I want to set the Xterm window title to switch between two states:

  • When a command is running, show the command name (e.g. "less")
  • When no command is running, show the current path (e.g. "src")

I can create an Xterm window title with the current path with:

$ export PROMPT_COMMAND='echo -ne "\033]0;`basename ${PWD}`\007"'

And I can show the current running command by adding a trap statement to .bashrc:

$ trap 'echo -ne "\033]0;$BASH_COMMAND\007"' DEBUG

But I'm not able to automatically switch between the two. Is it possible?

EDIT: @terdon shows a solution that works in a regular xterm, that's cool! But I failed to mention that I use the MacOSX Terminal.app. That shows still shows "bash" instead of the current path when no command is running. With a little tinkering I figured out how to solve this.

  • 2
    Aren't all details already included in Display command in xterm titlebar? – manatwork Sep 20 '13 at 8:41
  • Cool, that's half the solution solved. But how do I display the current path if $BASH_COMMAND == "bash"? – neu242 Sep 20 '13 at 9:26
  • Not sure where is your dilemma. Your PROMPT_COMMAND displays the current directory when no command runs and the accepted answer of the linked question displays the current command while one is running. – manatwork Sep 20 '13 at 9:39
  • Might be of help: unix.stackexchange.com/questions/14113/… – Boris Burkov Sep 20 '13 at 9:53
  • @manatwork: If use the trap example in .bashrc, I always have the current command in the title (including bash if no command is running). If I use PROMPT_COMMAND, I always have the path. I only want to display the current path if no command is running. – neu242 Sep 20 '13 at 10:06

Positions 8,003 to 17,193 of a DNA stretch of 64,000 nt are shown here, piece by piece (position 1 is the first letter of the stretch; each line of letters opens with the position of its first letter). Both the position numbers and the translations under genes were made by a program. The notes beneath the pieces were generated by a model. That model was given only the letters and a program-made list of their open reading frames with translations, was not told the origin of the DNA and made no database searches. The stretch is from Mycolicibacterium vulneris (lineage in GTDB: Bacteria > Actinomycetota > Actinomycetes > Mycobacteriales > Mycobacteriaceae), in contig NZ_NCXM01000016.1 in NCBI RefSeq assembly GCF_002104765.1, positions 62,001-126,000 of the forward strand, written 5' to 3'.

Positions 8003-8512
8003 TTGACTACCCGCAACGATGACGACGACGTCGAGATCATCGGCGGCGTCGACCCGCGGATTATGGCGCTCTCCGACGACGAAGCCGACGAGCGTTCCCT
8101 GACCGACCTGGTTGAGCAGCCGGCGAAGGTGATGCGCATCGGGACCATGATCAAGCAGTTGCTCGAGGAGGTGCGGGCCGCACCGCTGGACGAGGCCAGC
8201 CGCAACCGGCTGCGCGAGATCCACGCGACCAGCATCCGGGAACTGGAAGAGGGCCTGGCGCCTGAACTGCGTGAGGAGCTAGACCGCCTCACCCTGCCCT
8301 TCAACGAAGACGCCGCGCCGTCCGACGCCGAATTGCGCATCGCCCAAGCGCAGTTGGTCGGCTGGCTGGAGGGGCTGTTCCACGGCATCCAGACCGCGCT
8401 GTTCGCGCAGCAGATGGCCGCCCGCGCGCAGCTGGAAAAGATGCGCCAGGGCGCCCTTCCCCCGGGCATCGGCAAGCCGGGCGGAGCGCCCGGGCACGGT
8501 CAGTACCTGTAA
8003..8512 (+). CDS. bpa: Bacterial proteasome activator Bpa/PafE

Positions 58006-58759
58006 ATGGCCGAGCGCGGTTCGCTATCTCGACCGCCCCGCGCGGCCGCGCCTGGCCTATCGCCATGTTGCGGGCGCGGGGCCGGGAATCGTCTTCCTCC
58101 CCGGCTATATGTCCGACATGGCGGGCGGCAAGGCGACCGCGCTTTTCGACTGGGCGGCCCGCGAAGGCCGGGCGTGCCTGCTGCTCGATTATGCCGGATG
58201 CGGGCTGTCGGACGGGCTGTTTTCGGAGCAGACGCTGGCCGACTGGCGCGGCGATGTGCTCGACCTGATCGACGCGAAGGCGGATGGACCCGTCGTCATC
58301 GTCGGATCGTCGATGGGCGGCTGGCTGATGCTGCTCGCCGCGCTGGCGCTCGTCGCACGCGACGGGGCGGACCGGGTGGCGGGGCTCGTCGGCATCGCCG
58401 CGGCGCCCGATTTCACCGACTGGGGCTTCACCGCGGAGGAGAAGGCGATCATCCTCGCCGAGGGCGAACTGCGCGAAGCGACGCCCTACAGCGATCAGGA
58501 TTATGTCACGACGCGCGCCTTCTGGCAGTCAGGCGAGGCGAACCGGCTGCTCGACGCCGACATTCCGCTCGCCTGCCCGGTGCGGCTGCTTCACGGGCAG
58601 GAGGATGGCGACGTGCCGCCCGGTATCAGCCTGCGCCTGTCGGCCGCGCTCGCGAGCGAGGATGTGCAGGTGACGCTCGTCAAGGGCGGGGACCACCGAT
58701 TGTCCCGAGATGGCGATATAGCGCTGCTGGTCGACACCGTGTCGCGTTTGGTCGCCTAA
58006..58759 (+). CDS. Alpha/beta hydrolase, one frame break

You can do this if you use a function that checks whether $BASH_COMMAND is set and prints your CWD if it is not. Add these lines to your ~/.bashrc:

trap 'echo -ne "\033]0;$BASH_COMMAND\007"' DEBUG
function show_name(){ 
    if [[ -n "$BASH_COMMAND" ]]; 
    echo -en "\033]0;`pwd`\007"; 
    echo -en "\033]0;$BASH_COMMAND\007"; 
export PROMPT_COMMAND='show_name'

This will cause your terminal's name to be the currently running command (if there is one) or your current directory if there is not. Bear in mind that this will result in a slightly schizophrenic terminal if you run a long loop that runs a command many times. Try it with while true; do echo foo; done for example.

If you are using zsh this is much easier to achieve (source) and it handles loops correctly:

case $TERM in
      preexec () {
        print -Pn "\e]0;$*\a"
  • Thanks, but that still just shows me "bash" (and not the current path) when no command is running... EDIT: Ah! It works in a plain xterm, but not in the MacOSX Terminal. Need to investigate. – neu242 Sep 24 '13 at 6:31

I realized that the MacOSX Terminal.app doesn't read .bashrc. With some help on how to extract the first word of a string and a little tinkering, I tweaked @terdon's great answer by adding the following to .bash_profile:

trap 'echo -ne "\033]0;${BASH_COMMAND%% *}\007"' DEBUG

function show_name { 
    if [[ -n "$BASH_COMMAND" ]]; then
      echo -en "\033]0;`basename ${PWD}`\007"
export PROMPT_COMMAND='show_name'

Voila! It works like a charm.

  • 1
    Ah yes, I missed the OSX tag. For some reason they decided to make all shells login shells. – terdon Sep 24 '13 at 15:06
  • The correct solution should be to have the .bash_profile source the .bashrc when interactive so login shells also interpret the shell customization file (the fact that bash doesn't do that by itself is a misdesign that has to be worked around). Here, your PROMPT_COMMAND is exported, but not your show_name or trap, so it won't work properly in non-login shells. – Stéphane Chazelas Dec 3 '15 at 9:56

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